Oceanside council denies zoning for medical marijuana dispensaries

Oceanside council denies zoning for medical marijuana dispensaries
Speakers line up to share their views on medical marijuana dispensaries at Wednesday’s Oceanside City Council meeting. Council ultimately denied the zoning change. Photo by Promise Yee

OCEANSIDE — After moving statements for and against medical marijuana dispensaries, City Council denied zoning on June 25.

George Sadler, owner of Nature’s Leaf Collective, made the request for a zoning change. The dispensary has been operating in Oceanside during ongoing litigations with the city to close it.

Oceanside’s present zoning laws explicitly state that businesses delivering, storing and selling medical marijuana are not allowed.

During the meeting patients spoke about the benefits of using medical marijuana, and the difficulty in finding reliable and safe access to the drug without the help of city zoning.

Vey Linville suffers from emphysema. Doctors recommended he have a double lung transplant.

He did not get the transplant, but did begin using medical marijuana. Linville said he has gotten increasingly healthier.

He is a board member of the San Diego Chapter of Americans for Safe Access.

“It offends me to be treated like a criminal,” Linville said.

“We’re not doing anything illegal. We don’t want to do anything illegal. Just give us a tiny place to stand.”

Other supporters said regulations are needed to ensure safe access.

Frank Smith said he is interested in opening a medical marijuana distribution center in Oceanside.

He urged the City Council to set the bar high with strict regulations that prompt professionalism.

Joshua Hamlin attorney for Nature’s Leaf Collective said city regulations would curtail problems of theft, and deny access to minors.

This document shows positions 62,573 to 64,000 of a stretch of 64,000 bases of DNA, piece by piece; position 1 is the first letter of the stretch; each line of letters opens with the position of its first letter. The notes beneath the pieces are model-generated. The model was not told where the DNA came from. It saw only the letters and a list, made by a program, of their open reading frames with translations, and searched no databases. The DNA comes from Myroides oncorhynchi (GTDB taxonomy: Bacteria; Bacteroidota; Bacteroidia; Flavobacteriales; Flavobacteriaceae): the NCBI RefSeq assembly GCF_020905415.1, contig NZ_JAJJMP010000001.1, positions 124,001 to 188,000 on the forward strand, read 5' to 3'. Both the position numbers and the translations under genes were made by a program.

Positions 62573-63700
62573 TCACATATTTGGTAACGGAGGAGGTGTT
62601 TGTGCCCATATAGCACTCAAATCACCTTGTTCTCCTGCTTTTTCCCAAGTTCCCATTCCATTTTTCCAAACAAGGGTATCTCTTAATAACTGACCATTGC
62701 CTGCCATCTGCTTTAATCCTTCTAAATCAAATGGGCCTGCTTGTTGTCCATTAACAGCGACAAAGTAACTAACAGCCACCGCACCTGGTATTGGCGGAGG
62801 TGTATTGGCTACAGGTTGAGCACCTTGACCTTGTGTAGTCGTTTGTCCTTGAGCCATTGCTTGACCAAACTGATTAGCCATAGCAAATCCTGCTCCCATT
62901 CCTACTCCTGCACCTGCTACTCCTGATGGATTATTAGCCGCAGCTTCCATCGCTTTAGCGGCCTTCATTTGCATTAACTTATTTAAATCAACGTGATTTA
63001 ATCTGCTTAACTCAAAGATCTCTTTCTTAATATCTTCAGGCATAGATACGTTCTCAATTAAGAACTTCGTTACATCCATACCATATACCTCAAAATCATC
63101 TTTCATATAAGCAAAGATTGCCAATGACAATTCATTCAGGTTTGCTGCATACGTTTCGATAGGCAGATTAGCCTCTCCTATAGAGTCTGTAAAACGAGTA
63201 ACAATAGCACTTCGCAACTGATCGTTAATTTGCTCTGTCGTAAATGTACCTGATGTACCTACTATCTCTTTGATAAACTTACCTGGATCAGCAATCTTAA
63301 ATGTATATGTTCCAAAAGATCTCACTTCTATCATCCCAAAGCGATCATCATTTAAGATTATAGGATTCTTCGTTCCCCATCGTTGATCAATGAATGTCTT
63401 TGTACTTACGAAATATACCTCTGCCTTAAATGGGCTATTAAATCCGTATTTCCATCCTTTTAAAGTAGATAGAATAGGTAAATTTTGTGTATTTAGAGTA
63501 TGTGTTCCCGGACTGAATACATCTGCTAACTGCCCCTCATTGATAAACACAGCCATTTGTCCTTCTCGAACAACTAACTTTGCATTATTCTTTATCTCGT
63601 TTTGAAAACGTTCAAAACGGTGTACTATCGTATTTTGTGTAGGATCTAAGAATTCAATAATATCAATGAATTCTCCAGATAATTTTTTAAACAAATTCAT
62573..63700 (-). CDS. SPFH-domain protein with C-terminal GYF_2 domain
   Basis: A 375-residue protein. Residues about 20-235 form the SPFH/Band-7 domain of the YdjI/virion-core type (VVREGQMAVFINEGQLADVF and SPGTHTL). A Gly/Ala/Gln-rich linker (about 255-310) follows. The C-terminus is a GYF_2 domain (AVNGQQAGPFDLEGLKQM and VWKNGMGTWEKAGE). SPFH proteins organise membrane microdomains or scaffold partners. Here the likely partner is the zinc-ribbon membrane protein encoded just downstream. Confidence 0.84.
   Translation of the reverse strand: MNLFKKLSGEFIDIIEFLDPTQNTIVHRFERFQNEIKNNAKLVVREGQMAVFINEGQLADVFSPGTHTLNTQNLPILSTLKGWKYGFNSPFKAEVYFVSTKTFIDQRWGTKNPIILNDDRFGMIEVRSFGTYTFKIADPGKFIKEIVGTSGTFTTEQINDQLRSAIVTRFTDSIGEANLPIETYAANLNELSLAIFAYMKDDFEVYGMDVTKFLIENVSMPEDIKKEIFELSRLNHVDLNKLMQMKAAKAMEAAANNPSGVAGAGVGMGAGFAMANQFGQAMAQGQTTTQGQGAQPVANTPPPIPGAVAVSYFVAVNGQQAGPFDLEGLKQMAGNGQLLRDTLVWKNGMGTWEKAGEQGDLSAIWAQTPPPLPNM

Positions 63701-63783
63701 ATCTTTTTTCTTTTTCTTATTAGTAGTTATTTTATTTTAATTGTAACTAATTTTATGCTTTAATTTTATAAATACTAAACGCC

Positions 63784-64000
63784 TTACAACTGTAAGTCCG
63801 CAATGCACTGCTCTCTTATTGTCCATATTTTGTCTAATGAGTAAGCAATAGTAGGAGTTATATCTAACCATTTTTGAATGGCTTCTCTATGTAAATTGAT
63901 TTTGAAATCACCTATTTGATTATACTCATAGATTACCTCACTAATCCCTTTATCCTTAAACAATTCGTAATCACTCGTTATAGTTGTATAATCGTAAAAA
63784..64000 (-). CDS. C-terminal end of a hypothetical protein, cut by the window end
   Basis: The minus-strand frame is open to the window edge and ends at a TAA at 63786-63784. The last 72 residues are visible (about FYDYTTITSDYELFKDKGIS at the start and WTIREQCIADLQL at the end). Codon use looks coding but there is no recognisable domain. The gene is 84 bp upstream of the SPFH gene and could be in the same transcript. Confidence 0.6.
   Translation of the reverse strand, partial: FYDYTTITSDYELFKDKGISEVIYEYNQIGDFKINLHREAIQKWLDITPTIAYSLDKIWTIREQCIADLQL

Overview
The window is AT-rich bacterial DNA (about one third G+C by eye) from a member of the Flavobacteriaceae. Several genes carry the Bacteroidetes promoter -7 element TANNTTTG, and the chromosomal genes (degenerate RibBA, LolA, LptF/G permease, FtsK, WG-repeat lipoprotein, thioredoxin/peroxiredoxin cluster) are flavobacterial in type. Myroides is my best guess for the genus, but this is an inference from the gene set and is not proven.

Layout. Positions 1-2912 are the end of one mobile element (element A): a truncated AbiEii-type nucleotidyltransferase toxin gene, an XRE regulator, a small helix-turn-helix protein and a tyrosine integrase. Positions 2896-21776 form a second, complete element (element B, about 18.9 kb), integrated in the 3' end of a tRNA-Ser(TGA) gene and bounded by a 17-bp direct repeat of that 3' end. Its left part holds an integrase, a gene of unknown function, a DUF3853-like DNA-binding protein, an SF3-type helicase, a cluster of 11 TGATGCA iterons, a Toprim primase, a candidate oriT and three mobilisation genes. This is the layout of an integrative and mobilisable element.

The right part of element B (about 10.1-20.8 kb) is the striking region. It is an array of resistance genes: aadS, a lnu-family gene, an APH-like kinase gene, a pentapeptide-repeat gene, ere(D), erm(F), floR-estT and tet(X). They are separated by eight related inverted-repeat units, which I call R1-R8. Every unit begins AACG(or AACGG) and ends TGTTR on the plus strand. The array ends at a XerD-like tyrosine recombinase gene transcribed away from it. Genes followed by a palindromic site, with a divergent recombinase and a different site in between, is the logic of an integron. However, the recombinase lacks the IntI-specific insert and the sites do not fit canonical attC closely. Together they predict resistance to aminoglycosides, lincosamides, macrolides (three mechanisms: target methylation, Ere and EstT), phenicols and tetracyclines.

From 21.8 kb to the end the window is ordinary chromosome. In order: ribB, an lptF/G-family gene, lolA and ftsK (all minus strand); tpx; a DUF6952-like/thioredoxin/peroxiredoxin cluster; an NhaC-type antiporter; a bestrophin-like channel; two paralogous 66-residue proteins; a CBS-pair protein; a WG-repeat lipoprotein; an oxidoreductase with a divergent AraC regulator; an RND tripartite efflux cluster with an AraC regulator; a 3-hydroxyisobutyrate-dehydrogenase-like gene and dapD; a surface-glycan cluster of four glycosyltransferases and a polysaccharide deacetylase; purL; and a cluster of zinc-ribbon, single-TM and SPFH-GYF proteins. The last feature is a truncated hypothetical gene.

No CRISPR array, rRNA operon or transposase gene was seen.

“Robberies do not correspond to regulated dispensaries,” Hamlin said.

“City regulations that allow access is the way to go.”

Those in opposition said it is not the right time to allow dispensaries. Federal pharmaceutical standards need to be established first.

Complaints were made that anybody can obtain a doctor’s recommendation letter for medical marijuana.

A speaker said she worked next to a pot shop, and nearby businesses suffered because of the smoke and unruly customers.

Ray Pearson, president of North Coastal Prevention Coalition, said it’s about keeping marijuana away from kids by decreasing its availability.

“Until the federal government regulates the substance for medical reasons, I’m not able to support it,” Pearson said.

The City Council unanimously agreed dispensaries are not a business fit.

Mayor Jim Wood said he was uncomfortable the zoning change was requested by a for-profit business.

Councilwoman Esther Sanchez said she was moved by patients’ statements, but feels dispensaries cannot be allowed until there are medical standards that identify patients who genuinely need the drug.

“This is not a business that would be positive with the laws as it is today,” Sanchez said.

“I don’t believe any of us are here to judge. We’re focusing on marijuana, the drug.”

The Planning Commission gave the go ahead to consider a zoning change to allow dispensaries in a 3-2-2 vote in May, with two commissioners absent.

City Council’s decision not to make a zoning change means Nature’s Leaf Collective must close its doors.

City staff acknowledged there are other dispensaries operating in the city, and code enforcement and police will continue to shut them down.



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